NASA launches first spacecraft to study Jupiter’s Trojan asteroid

NASA launched its first mission on Saturday to study Jupiter’s Trojan asteroid, the two largest planets that scientists believe are the remains of the ancient planets that formed the outer planets of the solar system.

NASA announced that the spacecraft, dubbed Lucy and packed in a special cargo cap, landed at Cape Canaver Air Force Base in Florida at 5:34 a.m. EDT (0934 GMT). Boeing Coe and Lochid Martin traveled from the United States Launcher Alliance (UAL) to the Atlas V Rocket.

Lucy’s mission was a 12-year trip to study the number of steroids recorded. It will be the first on a giant gas planet Jupiter Road and one behind it – trojans, thousands of rocks to orbit the sun in two swarms.

The most famous Trojan asteroids, named for Greek mythology warriors, are believed to have a diameter of about 225 km (140 miles). Scientists hope that the Lucy Seven Trojan fly will provide new clues as to how the solar system planets were created 4.5 billion years ago and what created the current structure.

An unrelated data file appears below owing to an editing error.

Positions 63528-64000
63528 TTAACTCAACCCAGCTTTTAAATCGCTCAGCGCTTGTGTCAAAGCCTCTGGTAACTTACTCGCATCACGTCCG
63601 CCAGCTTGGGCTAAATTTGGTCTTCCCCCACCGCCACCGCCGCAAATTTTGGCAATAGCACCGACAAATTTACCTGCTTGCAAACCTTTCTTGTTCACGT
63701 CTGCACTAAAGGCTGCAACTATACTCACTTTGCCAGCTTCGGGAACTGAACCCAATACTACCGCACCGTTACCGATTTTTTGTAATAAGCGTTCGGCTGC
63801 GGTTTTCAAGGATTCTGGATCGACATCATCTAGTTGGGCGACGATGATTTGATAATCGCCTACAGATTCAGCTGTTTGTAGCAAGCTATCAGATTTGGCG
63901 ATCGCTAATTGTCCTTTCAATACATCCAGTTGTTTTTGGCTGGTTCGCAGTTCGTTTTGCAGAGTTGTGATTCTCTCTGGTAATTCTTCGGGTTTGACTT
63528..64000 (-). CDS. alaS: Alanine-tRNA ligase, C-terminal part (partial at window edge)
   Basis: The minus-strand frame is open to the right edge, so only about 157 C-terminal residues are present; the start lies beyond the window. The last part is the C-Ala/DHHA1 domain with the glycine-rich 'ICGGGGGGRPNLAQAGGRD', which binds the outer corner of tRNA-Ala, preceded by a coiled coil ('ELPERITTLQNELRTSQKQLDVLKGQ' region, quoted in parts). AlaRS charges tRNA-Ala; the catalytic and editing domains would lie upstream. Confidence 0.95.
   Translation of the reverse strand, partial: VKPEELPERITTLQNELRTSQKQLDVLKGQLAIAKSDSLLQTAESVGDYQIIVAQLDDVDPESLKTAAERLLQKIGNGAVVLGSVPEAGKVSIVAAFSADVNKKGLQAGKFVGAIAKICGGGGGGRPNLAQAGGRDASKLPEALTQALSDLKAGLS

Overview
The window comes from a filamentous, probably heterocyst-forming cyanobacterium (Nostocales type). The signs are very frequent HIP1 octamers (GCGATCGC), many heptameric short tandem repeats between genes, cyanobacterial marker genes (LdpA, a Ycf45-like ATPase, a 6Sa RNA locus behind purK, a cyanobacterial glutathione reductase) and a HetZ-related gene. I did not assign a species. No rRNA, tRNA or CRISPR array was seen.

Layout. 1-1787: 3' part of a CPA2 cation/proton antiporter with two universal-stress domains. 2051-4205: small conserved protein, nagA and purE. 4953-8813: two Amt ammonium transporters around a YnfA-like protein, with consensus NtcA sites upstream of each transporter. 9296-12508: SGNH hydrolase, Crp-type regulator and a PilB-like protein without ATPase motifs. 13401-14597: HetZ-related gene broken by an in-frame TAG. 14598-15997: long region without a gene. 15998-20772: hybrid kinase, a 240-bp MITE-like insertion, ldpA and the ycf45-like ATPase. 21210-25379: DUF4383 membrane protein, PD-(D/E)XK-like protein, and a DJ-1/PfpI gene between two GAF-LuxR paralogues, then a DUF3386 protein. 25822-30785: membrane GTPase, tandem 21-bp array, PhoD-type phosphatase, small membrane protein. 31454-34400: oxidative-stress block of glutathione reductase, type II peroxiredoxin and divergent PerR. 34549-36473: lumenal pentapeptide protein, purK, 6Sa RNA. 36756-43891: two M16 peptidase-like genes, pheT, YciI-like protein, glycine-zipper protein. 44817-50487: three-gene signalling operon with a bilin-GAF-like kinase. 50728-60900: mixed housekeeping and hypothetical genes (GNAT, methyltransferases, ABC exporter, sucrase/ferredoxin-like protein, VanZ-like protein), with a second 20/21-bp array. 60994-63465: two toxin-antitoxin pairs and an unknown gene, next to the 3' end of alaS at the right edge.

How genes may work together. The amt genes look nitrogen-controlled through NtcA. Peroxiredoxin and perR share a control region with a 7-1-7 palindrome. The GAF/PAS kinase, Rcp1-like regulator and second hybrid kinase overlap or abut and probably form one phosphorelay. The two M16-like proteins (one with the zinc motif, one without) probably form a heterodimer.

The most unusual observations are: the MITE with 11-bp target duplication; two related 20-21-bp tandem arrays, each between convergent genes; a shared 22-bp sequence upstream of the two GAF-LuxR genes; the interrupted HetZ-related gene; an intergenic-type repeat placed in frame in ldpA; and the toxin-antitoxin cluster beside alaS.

They are believed to be rich in carbon compounds, and asteroids can provide new insights into the origins of organic matter and life on Earth, NASA said.

“Trojan asteroids have survived the early days of our solar system, and fossils for the formation of the planet are effective,” said Harold Levison, chief research officer at the Southwest Research Institute in Boulder, Colorado.

NASA says no other single mission in the history of space exploration has been designed to explore the vast array of orbits around the sun.

The Trojans also build an asteroid fly in the solar system’s main asteroid belt, known as Lucy, the ancestor of Lucy, Lucy, from whom NASA’s mission takes its name. .

A.D. Lucy’s fossil, found in Ethiopia in 1974, is named after Lucy, who was struck with a diamond in the sky.

Lucy’s steroid test is another story of space travel. It will be the first spacecraft to return from Earth’s orbit to the Earth’s orbit three times to assist gravity.

The probe uses rocket launchers to move around space to recharge the batteries, which are the smallest central body in the spacecraft, and to run two rounds of solar array each school bus.


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